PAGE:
I am going to offer some guidance to help you choose a pair of wireless speakers from the large number of available models.

Wireless speakers are a great choice for adding speakers in additional rooms of your house without adding wiring. In addition, these speakers are ideal for adding surround sound to your TV without running lots of speaker cable around the room.

Wireless speakers are more difficult to pick than regular speakers since they incorporate an amplifier and a wireless receiver. Different models differ in quality of each of these components.

Speaker wattage is one of the first parameters. The larger the speaker wattage typically the higher the speaker sound pressure level can be http://itsnews.co.uk/. The maximum speaker wattage depends on both how much power the speaker elements can handle as well as the power rating of the built-in amplifier. Don’t be fooled by maximum wattage ratings which are often exaggerated by manufacturers and rather take a look at the RMS wattage rating.

However, keep in mind that music signals have large spikes in output power so be sure there is enough headroom in the speaker power rating to eliminate audio compression at short audio bursts.

The frequency response of the speaker shows the frequency range the speaker can reproduce. However, different manufacturers use different conventions when specifying the frequency response. Ideally, you should get a copy of the speaker frequency response curve of each model for comparison.

Audio amplifiers will have audio distortion which varies depending on the output power at which the speaker is driven. The distortion is often called “THD” or “total harmonic distortion”. Make sure you compare the output power at which the harmonic distortion is specified. Ideally you will find harmonic distortion figures for different power figures Once the audio amplifier is driven to its maximum power, audio distortion will increase dramatically due to clipping of the audio signal. Speaker audio distortion will also depend on the quality of the transducers

Speakers with larger power rating usually have digital amplifiers which offer larger power efficiency than traditional power amplifiers. Picking a model with a higher-efficiency amp is usually lighter since it does not require heavy cooling fans and saves you money on electricity. However, some digital amp models have fairly high audio distortion due to nonlinearities of the internal switching stage. Thus, pay close attention to the harmonic distortion figure.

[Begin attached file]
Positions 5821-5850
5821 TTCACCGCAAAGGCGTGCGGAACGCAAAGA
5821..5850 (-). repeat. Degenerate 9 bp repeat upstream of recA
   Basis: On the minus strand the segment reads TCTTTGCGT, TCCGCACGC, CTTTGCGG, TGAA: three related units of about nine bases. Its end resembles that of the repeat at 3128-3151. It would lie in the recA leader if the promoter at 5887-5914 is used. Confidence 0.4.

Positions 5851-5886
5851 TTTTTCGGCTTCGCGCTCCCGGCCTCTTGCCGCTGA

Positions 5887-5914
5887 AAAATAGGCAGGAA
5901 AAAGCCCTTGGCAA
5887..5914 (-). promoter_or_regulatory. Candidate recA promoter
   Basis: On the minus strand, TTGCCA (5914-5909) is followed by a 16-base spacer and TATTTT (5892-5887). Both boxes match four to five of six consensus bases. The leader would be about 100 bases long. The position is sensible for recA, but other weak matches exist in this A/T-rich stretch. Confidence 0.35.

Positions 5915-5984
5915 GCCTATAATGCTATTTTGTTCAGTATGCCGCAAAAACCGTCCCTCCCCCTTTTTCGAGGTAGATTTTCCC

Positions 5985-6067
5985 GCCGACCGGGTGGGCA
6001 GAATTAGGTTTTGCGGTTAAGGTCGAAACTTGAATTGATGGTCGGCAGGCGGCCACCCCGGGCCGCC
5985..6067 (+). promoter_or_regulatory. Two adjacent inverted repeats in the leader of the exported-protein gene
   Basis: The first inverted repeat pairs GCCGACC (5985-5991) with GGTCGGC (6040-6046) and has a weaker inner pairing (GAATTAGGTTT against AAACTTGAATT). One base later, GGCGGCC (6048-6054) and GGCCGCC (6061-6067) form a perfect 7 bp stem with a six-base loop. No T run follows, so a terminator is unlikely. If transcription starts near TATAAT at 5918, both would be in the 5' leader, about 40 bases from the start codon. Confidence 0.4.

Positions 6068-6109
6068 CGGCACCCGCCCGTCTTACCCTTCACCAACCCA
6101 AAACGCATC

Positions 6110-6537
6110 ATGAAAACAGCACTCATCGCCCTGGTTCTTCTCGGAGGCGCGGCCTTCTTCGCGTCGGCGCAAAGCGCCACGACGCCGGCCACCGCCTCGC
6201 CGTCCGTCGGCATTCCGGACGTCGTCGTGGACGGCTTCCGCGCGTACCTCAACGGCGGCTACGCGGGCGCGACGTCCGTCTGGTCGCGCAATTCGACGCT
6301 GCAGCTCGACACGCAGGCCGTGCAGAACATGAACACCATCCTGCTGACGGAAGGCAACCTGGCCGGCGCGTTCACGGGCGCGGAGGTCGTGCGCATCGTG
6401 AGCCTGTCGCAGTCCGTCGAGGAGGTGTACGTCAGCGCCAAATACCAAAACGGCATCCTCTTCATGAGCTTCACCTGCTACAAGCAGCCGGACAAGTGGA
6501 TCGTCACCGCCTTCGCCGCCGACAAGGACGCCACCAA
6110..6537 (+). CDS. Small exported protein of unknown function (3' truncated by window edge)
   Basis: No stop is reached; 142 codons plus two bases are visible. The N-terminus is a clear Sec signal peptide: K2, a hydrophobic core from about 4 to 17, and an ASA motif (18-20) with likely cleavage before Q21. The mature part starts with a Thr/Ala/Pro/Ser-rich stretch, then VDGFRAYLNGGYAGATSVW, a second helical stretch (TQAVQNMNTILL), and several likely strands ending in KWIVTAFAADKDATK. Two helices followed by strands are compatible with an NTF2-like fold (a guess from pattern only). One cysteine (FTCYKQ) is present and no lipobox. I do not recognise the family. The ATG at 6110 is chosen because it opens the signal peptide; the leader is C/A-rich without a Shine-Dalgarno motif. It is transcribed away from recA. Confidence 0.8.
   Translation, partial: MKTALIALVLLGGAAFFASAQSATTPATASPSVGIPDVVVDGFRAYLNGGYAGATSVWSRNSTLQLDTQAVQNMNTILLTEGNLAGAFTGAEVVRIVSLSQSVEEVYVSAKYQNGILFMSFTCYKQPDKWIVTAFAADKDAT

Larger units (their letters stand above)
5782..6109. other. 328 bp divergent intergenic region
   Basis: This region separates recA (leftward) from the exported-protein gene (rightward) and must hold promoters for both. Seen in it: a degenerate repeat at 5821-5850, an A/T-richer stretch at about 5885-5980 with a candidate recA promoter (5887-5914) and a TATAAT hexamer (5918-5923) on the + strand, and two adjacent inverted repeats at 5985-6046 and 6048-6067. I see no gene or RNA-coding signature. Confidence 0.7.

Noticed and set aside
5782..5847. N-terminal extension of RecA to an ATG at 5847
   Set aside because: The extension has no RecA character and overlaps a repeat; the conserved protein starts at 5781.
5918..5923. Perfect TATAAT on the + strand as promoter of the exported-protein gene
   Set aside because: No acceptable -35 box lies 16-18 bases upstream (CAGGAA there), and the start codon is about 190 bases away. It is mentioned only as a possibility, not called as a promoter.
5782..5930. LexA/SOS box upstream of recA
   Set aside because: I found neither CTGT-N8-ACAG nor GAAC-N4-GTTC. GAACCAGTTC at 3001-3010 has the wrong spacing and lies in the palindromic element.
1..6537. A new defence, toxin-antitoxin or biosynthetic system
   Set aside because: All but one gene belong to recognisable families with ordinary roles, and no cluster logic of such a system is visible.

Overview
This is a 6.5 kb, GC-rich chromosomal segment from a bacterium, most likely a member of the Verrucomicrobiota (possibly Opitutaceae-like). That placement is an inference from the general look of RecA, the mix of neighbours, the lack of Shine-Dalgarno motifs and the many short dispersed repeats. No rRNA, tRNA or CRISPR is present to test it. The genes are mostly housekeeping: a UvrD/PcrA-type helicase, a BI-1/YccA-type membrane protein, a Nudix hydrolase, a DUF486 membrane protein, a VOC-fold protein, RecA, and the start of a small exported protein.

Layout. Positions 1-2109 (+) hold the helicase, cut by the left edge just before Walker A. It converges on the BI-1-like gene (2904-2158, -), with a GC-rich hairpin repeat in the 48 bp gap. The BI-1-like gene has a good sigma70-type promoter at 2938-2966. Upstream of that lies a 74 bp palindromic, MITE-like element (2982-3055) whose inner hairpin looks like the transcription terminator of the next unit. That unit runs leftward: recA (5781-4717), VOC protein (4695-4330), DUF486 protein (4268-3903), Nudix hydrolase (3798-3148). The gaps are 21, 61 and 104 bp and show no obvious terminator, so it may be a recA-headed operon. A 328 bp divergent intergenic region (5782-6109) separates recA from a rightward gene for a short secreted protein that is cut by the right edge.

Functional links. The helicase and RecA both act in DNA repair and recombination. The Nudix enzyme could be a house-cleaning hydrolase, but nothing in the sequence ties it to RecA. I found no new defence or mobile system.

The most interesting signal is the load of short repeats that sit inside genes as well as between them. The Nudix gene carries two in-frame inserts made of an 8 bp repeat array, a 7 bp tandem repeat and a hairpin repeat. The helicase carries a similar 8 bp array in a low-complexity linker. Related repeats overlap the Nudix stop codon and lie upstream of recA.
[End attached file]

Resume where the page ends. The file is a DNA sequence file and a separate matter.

The sound quality of your audio system depends on a few factors. One of them is the speaker cable used. Even superior speakers will not sound at their best with poor cables. The problem is that speakers usually do not have speaker wires included. Buyers should select from available options, but the number of options out there can confuse anyone. To come up with the appropriate cables for speakers, you have to choose based on cable thickness and length.

Thickness of speaker wires is determined by the AWG or American Wire Gauge or simply “gauge”. Thick cables have low gauge and have greater efficiency in transmitting audio signals. Speaker cables in the market generally are available as 12-gauge, 14-gauge, and 16-gauge cables. There are several factors that determine which type of wire gauge to pick. These factors are the quality of your speakers and the kind of components you have. The sound quality you wish to experience is another important consideration. Of course, there is nothing more compelling than your budget.

Generally, the distance between your receiver and speaker determines the right cable thickness. Signal loses strength with distance due to resistance. Long wires have high resistance. The resistance can be reduced by choosing thick wires for long distances.

A thicker speaker cable is needed if you wish to have a high quality surround audio setup. If you want to experience that 5.1-channel surround sound so you could enjoy your movies and music even more, you need thicker cables. Thick cables are also necessary if speakers have to run long distances. Thick wires reduce chances of signal loss. As a result, thick wires offer better sound quality.

However, if you are on a budget and your speakers are close to the receiver, thin cables should do fine. Standard 16-gauge wires are fine for such purpose. The advantage of thin cables is their lower cost and ease of use.

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